Uveal (ocular) melanoma is a difficult-to-treat type of melanoma found in the eye. Remarkably resistant to chemotherapy and prone to metastasis, it is often treated with surgery and/or radiation. Earlier this year, I wrote about new scientific findings that could lead to new targeted treatments for uveal melanoma. These would take advantage of abnormal molecular characteristics of tumor cells. Now, another targeted drug called selumetinib has entered the spotlight. It was recently tested in patients in a clinical trial with promising results. Continue reading…
“Researchers at the University of California, San Diego School of Medicine have identified a therapeutic target for treating the most common form of eye cancer in adults. They have also, in experiments with mice, been able to slow eye tumor growth with an existing FDA-approved drug.
“The findings are published online in the May 29 issue of the journal Cancer Cell.
” ‘The beauty of our study is its simplicity,’ said Kun-Liang Guan, PhD, professor of pharmacology at UC San Diego Moores Cancer Center and co-author of the study. ‘The genetics of this cancer are very simple and our results have clear implications for therapeutic treatments for the disease.’ “
Editor’s note: More and more, oncologists are using molecular testing to look for genetic mutations that may allow a tumor to be fought with a drug targeted for a specific mutation. In this study of uveal melanoma, scientists found two mutated proteins that suggested a drug called verteporfin might be effective. They tested the drug in mice and found that it suppresses the growth of uveal melanoma tumors derived from human tumors. It will probably be a while before the treatment is okay-ed for use in humans, but the investigational process might be quicker than is usual for new treatments because verteporfin is already FDA-approved to treat another eye condition.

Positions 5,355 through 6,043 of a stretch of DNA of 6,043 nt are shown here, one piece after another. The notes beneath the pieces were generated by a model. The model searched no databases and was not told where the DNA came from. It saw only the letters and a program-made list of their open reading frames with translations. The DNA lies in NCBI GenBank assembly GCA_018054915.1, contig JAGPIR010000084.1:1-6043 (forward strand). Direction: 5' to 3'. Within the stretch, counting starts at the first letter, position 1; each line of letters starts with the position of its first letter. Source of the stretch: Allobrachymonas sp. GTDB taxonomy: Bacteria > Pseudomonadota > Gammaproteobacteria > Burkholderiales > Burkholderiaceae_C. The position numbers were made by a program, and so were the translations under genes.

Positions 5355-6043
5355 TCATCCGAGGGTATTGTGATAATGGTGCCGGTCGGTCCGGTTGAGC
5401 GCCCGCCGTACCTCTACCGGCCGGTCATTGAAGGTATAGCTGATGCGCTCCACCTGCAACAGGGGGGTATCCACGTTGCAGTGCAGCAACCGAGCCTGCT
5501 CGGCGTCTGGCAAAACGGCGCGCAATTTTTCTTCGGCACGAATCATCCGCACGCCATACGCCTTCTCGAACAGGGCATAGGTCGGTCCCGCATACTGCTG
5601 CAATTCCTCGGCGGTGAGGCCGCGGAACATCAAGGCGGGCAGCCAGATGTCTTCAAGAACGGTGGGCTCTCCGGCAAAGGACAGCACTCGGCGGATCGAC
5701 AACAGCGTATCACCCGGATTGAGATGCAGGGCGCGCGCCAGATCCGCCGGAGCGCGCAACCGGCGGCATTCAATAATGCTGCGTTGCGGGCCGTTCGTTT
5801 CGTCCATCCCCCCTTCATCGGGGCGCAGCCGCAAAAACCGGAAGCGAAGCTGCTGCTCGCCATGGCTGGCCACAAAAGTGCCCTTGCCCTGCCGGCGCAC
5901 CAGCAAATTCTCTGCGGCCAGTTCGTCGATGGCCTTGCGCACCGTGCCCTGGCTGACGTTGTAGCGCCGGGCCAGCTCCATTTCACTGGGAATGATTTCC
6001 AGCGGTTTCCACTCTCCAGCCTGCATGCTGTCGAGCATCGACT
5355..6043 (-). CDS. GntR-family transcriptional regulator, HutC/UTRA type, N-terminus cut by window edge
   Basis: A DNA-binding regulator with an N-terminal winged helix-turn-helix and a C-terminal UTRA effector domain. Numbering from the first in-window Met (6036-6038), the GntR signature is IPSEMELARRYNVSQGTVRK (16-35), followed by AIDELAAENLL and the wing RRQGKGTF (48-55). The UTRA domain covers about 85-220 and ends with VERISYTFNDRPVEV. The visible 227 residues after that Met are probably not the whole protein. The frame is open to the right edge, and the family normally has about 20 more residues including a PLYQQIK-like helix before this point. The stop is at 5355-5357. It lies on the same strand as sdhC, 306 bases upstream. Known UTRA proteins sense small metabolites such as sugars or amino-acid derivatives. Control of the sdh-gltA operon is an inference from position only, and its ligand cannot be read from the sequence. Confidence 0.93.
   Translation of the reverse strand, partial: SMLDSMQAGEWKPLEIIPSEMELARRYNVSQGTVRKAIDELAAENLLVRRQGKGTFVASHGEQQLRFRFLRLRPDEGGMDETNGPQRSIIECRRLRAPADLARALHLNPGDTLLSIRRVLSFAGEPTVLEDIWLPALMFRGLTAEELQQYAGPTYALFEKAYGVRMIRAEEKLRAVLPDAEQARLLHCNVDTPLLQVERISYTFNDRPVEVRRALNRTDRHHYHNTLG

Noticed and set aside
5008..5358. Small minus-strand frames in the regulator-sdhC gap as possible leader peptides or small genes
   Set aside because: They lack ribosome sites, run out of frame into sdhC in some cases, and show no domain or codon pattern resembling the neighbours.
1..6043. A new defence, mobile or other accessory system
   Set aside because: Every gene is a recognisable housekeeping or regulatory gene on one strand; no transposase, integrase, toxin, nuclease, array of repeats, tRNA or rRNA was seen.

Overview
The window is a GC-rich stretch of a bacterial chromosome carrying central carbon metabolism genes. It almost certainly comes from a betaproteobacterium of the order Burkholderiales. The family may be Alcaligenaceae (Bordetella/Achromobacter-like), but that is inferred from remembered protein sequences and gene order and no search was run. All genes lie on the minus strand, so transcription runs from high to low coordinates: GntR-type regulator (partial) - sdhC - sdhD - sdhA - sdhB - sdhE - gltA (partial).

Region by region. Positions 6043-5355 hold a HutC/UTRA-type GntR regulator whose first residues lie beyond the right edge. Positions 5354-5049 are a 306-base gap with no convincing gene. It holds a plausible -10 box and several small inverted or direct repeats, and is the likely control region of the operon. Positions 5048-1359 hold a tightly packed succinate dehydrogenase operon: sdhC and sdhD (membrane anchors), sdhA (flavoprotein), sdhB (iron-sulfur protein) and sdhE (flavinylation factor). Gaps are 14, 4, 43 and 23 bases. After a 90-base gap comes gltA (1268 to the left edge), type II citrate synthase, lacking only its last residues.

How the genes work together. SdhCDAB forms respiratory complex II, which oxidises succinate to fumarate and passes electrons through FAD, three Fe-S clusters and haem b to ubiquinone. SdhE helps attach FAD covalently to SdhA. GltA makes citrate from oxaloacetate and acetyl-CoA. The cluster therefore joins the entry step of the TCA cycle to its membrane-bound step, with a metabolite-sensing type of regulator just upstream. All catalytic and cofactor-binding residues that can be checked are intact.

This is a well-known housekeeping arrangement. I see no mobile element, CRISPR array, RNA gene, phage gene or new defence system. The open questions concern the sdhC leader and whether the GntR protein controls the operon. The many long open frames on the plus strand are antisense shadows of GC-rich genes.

“Gq/11 mutations are early oncogenic events in UM resulting in MAPK pathway activation. We demonstrated decreased viability in UM cell lines harboring Gq/11 mut with sel, a small molecule inhibitor of MEK1/2 (Ambrosini, CCR 2012).”
About half of melanomas that start in the eye spread to other parts of the body, usually killing people within a year. But while there are a variety of therapies for melanomas in the skin, those in the eyes are biologically distinct and there has been no good way to treat them—until now. A clinical trial of 157 people showed that a drug called selumetinib can shrink melanomas of the eye, which form in a layer called uvea that includes the iris. Selumetinib is a MEK inhibitor that targets the most common uveal mutations (GNAQ and GNA11). The researchers found that tumors shrank in in half of those treated with selumetinib and did not grow again for twice as long compared to those treated with standard chemotherapy (an average of 16 vs 7 weeks). This work was presented at the American Society of Clinical Oncology’s 2013 meeting.